STEBBINS, GRANT CASE (1862-1925)
Entrepreneur, civic leader, and oil man Grant Stebbins provided crucial assistance in Tulsa's development, including the University of Tulsa and the Maple Ridge addition. Born in LaSalle County, near Marseilles, Illinois, on March 27, 1862, Stebbins relocated to Tulsa in 1904, after working for the Atchison, Topeka and Santa Fe Railway and dealing in real estate in Kansas and Nebraska. In 1888 he had married Kate Critchfield, and they had one son and four daughters. In Oklahoma he also engaged in real estate and began wildcatting for oil. He first struck natural gas, not oil, and with two partners formed the People's Gas and Light Company, supplying Tulsa with its first municipal gas source.
As a land developer Stebbins bought Creek allotments and divided the land, selling to many of Tulsa's pioneers. In 1906 he and Edward McCoy donated acreage for a campus and helped lure Kendall College (later the University of Tulsa) from Muskogee. In 1909, with associates, Stebbins founded the Oklahoma Union Traction Company, a street railway that served the Tulsa region. In 1912 Stebbins served as a developer of the Maple Ridge Addition, listed in the National Register of Historic Places as a Historic District in 1983 (NR 83002138), where he built his own mansion in 1915. Maple Ridge was one of the first Oklahoma neighborhoods to implement a restriction on a dwelling's minimum size, and one portion became known as "Black Gold Row," named for the rich oilmen living there.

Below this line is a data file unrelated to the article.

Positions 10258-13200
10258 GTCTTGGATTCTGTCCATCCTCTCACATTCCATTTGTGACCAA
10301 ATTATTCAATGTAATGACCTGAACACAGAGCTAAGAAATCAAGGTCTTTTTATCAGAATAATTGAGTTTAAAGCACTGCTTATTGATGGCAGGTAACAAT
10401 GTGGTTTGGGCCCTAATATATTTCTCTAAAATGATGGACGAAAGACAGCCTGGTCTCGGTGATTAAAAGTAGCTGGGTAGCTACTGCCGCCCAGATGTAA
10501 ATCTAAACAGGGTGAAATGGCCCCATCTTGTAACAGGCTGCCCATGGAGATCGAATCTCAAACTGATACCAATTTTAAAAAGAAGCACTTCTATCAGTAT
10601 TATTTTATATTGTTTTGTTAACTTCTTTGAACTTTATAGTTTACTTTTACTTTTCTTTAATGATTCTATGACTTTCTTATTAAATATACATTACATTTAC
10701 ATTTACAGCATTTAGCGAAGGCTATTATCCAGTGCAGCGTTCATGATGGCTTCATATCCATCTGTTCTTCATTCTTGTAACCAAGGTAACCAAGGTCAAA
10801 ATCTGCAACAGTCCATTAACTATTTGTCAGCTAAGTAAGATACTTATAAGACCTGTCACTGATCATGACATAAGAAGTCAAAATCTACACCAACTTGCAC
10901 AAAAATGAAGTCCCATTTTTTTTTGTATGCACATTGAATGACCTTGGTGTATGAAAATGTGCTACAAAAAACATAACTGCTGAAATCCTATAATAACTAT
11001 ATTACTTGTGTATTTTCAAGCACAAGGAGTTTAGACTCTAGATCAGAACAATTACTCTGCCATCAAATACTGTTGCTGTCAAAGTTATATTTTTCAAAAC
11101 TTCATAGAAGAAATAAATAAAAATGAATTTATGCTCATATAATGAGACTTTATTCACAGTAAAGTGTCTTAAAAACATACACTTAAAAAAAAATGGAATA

Nicknamed "Dry Hole," Stebbins tenaciously drilled in the Mid-Continent Region's oil fields, missing on twenty-eight consecutive attempts. He eventually succeeded and created the Gladys Belle Oil Company. He also presided over the Stebbins Oil and Gasoline Company. Enamored with the search for petroleum, Stebbins drilled wells in Canada, Montana, Arkansas, and Wyoming, as well as throughout Oklahoma. Grant Stebbins died on March 21, 1925, at a Kansas City hospital. He was buried in Tulsa.
BIBLIOGRAPHY: Danney Goble, Tulsa! Biography of the American City (Tulsa, Okla.: Council Oak Books, 1997). Guy Logsdon, The University of Tulsa: A History, 1882-1972 (Norman: University of Oklahoma Press, 1977). Oil and Gas Journal (Tulsa, Oklahoma), 26 March 1925. Joseph B. Thoburn and Muriel H. Wright, Oklahoma: A History of the State and Its People, Vol. 3 (New York: Lewis Historical Publishing Company, Inc., 1929). Tulsa (Oklahoma) World, 22 March 1935.
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